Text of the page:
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After a slow start, how James Harden is making his fit with the Los Angeles Clippers work

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Credit: Dan Hamilton-USA TODAY Sports

Initially, James Harden’s proclamation signified an overly inflated view of himself after fielding criticism for his ball-dominant style and his hasty exits from Houston, Brooklyn and Philadelphia.

“I’m not a system player,” Harden said. “I am a system.”

Over 3½ months since uttering those words during his introductory press conference with the Los Angeles Clippers, Harden had simply offered matter-of-fact commentary on how he would actually  play since then.

The Clippers (36-17) enter the post NBA All-Star break with the Western Conference’s third-best record, and plenty of it has hinged on Harden becoming the engine to ignite the team’s system.

Harden has averaged his fewest points (17.5) and shot attempts per game (11.4) since his third and final year in 2011-12 with Oklahoma City (16.8 points on 10.1 shots). That signifies, however, his willingness to include Kawhi Leonard (24.1 points on 17.1 shots per game), Paul George (22.5 points on 17.2 shots) and Russell Westbrook (11.4 points on 9.9 shots). Harden has posted 8.4 assists per game partly because the Clippers have three other dominant scorers and partly because he is not the sole playmaker. Harden has averaged a career-high in 3-point shooting (42.1) partly because of more efficient looks.

“I’m somebody that can have that dialogue with me and understand and move forward and figure out and make adjustments on the fly through the course of games,” Harden said during his introductory press conference. “That’s all I care about. It’s not about me scoring the basketball or scoring 34 points a night. I’ve done that already.”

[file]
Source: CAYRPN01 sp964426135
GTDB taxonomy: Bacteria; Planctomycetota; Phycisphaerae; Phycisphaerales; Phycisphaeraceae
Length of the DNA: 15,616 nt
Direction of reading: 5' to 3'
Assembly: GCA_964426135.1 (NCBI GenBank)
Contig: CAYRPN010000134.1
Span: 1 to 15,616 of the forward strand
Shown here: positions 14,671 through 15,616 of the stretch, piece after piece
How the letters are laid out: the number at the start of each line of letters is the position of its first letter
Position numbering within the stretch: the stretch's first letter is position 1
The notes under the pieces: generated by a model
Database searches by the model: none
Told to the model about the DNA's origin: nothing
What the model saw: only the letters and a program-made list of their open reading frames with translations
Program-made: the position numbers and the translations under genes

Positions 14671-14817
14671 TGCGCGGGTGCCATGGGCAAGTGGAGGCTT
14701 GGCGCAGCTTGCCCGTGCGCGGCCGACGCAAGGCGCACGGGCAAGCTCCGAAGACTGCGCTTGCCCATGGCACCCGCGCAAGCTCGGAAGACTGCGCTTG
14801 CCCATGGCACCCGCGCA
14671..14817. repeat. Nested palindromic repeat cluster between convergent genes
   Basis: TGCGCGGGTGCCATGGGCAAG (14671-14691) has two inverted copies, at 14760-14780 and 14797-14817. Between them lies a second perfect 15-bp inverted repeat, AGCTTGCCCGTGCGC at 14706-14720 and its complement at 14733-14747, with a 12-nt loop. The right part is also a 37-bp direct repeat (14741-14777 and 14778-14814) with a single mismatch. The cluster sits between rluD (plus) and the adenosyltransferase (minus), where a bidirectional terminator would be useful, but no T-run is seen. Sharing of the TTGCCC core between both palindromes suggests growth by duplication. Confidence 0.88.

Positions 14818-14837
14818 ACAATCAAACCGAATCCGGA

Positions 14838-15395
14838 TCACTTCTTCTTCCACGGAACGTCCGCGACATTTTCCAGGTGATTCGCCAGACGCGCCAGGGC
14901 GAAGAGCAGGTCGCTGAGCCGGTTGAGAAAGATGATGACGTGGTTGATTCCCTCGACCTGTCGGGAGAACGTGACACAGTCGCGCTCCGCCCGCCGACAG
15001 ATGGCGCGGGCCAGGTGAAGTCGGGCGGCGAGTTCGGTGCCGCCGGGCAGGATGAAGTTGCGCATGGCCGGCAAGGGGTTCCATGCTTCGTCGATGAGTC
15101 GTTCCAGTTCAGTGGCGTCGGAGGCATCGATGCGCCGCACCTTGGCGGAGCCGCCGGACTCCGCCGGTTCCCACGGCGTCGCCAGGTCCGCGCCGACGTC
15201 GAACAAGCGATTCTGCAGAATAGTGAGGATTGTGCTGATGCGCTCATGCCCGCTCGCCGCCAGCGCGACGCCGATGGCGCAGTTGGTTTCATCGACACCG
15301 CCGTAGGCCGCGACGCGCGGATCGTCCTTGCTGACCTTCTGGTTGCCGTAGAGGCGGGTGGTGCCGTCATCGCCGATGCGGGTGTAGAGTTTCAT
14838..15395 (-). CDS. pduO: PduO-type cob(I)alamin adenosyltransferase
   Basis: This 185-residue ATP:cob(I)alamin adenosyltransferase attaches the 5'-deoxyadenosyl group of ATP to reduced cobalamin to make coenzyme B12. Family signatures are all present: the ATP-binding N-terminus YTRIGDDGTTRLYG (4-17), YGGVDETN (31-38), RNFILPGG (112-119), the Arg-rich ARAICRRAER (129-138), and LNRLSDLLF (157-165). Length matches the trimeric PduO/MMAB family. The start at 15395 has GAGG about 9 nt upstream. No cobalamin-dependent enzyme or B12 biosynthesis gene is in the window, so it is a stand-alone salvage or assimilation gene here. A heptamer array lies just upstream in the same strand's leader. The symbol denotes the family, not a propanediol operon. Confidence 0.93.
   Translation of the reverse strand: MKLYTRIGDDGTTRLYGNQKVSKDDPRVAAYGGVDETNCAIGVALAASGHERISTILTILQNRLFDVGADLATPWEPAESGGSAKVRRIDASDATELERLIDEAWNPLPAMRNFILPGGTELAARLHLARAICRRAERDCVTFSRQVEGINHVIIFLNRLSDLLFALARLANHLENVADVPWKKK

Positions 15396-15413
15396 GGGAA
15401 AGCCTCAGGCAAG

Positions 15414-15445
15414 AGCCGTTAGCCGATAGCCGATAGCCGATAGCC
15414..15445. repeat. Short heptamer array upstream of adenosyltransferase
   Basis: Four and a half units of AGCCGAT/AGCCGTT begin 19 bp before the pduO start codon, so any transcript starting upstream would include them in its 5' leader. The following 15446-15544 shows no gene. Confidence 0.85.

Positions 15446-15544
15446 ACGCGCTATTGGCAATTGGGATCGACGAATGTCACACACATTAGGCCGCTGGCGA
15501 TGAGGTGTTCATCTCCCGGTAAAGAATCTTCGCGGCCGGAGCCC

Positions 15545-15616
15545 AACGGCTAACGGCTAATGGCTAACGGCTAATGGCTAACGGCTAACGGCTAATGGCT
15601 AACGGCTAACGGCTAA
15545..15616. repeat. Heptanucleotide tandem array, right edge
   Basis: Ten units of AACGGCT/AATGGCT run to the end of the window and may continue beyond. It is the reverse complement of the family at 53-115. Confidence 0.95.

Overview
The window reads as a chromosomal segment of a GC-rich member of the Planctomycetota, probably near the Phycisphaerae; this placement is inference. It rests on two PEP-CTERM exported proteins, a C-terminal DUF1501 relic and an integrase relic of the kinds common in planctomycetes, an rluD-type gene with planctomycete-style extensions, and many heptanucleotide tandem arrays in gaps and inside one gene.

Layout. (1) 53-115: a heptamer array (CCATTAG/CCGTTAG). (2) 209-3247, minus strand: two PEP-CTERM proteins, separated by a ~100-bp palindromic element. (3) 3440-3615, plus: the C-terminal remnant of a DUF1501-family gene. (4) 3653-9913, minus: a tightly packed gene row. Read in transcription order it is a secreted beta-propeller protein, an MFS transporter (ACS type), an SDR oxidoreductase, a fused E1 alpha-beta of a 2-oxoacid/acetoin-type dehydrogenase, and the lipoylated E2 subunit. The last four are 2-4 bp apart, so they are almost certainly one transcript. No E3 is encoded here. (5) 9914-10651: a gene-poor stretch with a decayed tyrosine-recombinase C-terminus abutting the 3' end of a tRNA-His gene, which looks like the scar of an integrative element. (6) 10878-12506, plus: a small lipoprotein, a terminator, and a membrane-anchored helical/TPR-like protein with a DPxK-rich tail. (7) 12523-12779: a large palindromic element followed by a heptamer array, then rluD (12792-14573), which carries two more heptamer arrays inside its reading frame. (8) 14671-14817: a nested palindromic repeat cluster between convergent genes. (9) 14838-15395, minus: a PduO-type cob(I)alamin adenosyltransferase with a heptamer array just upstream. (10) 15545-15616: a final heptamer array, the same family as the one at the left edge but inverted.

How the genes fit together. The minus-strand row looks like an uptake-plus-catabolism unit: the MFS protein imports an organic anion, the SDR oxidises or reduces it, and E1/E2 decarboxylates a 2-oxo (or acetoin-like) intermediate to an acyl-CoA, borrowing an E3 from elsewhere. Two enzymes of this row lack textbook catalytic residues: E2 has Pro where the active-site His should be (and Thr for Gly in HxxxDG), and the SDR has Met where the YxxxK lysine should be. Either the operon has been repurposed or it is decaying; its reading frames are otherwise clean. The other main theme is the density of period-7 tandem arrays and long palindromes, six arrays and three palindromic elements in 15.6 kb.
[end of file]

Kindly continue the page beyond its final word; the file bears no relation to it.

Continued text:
It initially appeared Harden wouldn’t back up his words. The Clippers lost their first five games with Harden for various reasons. The Clippers played at a slow pace. They struggled with figuring out the offensive dynamic among their four stars. Harden and Westbrook struggled with sharing ball-handling duties.

Changes for James Harden after team meeting

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Credit: Rick Osentoski-USA TODAY Sports

That prompted Westbrook to volunteer to come off the bench, a role he had mixed success with during his 1½ seasons with the Lakers. Clippers coach Tyronn Lue then held a meeting in which he proclaimed Harden to be the primary ballhandler. He pushed for Harden to play more aggressively, while telling his other stars to excel with working off the ball. That left Harden with the freedom to determine when to shoot and when to pass.

“I leave it up to him,” Lue said. “I like when he’s aggressive, coming off the screens and taking his 3s and getting to the basket. He’s going to make the right play. We just can’t force him into taking bad shots or step-back 3s the whole game. He knows we have a lot of talent on this team, and a lot of guys that can score the basketball.”

Following that meeting, the Clippers then instantly became a different team. They won five of their next eight games. Then they reeled off a nine-game winning streak. They then strung together one five-game winning streak and two other four-game winning streaks.